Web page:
cells expressing pro-inflammatory cytokines, chemokines, and neurotoxic mediators. Long-term activation of
microglial cells is suspected to contribute to the neuron loss in Alzheimer's disease.
Current research findings indicate that ginger can inhibit the activation of human monocytic THP-1 cells by
different pro-inflammatory stimuli and reduce the expression of a wide range of inflammation-related genes in
these microglial-like cells. Consequently, ginger extract may be useful in delaying the onset and the progression
of neurodegenerative disorders involving chronically activated microglial cells in the central nervous system. 
Ginger Side Effects, Interactions and Warnings
In general, ginger appears to be safe. Side effects of ginger were not reported in most studies. [22-24] A study of
healthy subjects reports no severe ginger side effects, based on biochemistry data.  While studies of treating
nausea and vomiting or of cancer patients reported ginger side effects and the side effects are gastrointestinal
disturbance, sleepiness, restless, sedation and heartburn. [25-27] Finally, ginger may interact with surgical
medications including anesthesia, leading to arrhythmias, poor wound healing, bleeding, photosensitivity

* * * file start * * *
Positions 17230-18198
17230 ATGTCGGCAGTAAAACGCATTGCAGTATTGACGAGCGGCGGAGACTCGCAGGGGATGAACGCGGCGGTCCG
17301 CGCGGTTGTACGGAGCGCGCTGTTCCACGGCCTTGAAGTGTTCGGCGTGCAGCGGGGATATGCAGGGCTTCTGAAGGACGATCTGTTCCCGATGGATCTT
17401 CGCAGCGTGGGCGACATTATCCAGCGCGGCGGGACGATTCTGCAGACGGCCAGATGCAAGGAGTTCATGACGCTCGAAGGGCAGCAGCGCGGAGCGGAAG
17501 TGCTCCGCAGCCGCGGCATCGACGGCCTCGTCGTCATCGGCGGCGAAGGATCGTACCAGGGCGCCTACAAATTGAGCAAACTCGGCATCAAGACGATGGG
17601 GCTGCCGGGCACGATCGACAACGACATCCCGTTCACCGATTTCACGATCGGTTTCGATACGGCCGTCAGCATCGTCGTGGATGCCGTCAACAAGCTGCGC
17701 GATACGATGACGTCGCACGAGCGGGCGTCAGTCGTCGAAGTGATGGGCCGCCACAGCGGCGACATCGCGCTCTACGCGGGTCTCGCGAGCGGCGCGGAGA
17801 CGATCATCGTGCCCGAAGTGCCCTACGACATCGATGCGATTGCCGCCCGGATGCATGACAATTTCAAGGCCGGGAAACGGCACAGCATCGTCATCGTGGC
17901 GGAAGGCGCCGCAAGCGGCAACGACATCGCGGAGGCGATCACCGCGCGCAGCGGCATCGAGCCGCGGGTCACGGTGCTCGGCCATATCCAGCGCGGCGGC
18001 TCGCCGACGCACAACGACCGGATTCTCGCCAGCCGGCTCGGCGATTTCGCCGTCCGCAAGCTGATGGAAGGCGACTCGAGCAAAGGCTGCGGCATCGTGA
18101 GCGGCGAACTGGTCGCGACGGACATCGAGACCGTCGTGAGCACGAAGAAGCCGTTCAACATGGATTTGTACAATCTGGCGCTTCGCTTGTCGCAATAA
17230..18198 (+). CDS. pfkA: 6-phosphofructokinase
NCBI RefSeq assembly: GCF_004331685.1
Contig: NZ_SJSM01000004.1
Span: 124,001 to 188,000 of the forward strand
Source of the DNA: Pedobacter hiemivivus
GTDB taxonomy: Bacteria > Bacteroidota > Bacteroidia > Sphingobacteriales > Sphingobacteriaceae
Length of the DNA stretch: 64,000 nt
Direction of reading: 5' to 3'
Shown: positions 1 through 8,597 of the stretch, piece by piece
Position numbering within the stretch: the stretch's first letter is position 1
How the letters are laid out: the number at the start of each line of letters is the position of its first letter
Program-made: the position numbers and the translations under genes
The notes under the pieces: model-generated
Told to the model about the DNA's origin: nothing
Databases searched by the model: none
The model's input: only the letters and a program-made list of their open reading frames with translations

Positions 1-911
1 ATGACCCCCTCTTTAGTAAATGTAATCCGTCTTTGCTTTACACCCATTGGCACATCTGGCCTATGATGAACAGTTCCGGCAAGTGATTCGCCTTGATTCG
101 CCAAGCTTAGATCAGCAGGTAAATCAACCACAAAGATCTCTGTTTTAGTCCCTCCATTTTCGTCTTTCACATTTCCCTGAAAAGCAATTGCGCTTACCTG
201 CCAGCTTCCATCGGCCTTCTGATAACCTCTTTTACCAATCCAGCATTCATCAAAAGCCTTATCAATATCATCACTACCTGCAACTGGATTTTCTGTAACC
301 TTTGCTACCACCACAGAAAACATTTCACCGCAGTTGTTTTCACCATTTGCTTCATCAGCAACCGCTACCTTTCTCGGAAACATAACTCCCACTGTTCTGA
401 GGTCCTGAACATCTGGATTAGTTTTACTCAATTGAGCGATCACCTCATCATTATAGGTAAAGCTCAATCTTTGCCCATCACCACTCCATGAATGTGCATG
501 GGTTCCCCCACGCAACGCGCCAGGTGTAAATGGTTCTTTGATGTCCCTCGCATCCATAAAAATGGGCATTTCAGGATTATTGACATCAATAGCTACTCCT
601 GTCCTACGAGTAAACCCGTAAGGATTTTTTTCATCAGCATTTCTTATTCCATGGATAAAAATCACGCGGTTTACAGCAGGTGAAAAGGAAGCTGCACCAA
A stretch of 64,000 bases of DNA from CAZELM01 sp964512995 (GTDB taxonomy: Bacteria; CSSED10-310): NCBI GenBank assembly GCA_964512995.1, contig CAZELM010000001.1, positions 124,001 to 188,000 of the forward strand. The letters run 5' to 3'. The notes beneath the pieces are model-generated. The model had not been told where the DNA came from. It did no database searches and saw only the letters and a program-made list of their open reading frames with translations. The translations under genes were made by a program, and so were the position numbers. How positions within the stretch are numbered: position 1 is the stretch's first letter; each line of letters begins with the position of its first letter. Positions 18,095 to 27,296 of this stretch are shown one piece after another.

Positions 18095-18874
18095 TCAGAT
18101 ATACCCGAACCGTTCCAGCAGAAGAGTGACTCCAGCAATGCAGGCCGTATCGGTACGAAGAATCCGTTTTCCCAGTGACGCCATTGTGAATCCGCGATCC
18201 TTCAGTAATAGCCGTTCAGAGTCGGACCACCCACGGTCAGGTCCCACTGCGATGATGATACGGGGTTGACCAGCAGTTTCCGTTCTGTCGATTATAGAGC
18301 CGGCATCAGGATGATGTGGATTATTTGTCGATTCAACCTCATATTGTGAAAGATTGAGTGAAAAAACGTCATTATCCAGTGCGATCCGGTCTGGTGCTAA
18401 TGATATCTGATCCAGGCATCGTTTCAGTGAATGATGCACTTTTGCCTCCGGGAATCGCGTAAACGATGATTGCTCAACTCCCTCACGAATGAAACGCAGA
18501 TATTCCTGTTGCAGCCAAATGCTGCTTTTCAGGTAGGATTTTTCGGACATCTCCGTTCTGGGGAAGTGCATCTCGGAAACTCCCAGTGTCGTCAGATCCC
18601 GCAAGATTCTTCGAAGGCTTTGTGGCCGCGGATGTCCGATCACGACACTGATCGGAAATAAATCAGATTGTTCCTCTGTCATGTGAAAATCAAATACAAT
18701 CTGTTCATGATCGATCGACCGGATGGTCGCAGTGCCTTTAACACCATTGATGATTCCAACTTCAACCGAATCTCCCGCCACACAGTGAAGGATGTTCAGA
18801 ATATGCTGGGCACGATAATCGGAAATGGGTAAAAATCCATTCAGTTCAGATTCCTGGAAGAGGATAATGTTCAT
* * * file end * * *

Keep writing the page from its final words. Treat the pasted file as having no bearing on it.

reaction, and prolonged sedation.  Ginger has may also interact with certain anticoagulants and analgesics
to cause bleeding. 
What ginger products are available?
Most ginger products are made from dried ginger root, fresh ginger root or from steam distillation of the oil in the
root. Ginger is available in extracts, tinctures, capsules, and oils. Most marketers suggest dose of 75-2000 mg in
divided doses with food. Since it interacts with certain medicine, users should discuss with their medical doctors
before taking ginger extracts.
This article outlines the key research findings about ginger in the last few years. In fact, there are lots more
research articles, however, most are done in animals not in human. Clinical studies are needed to clarify some of
its beneficial roles in our health.
Discuss with your doctor before taking any alternative medicine. This article is for
reference only, it is not a medical advice. All rights reserved. Do not copy this article to
other website or blog.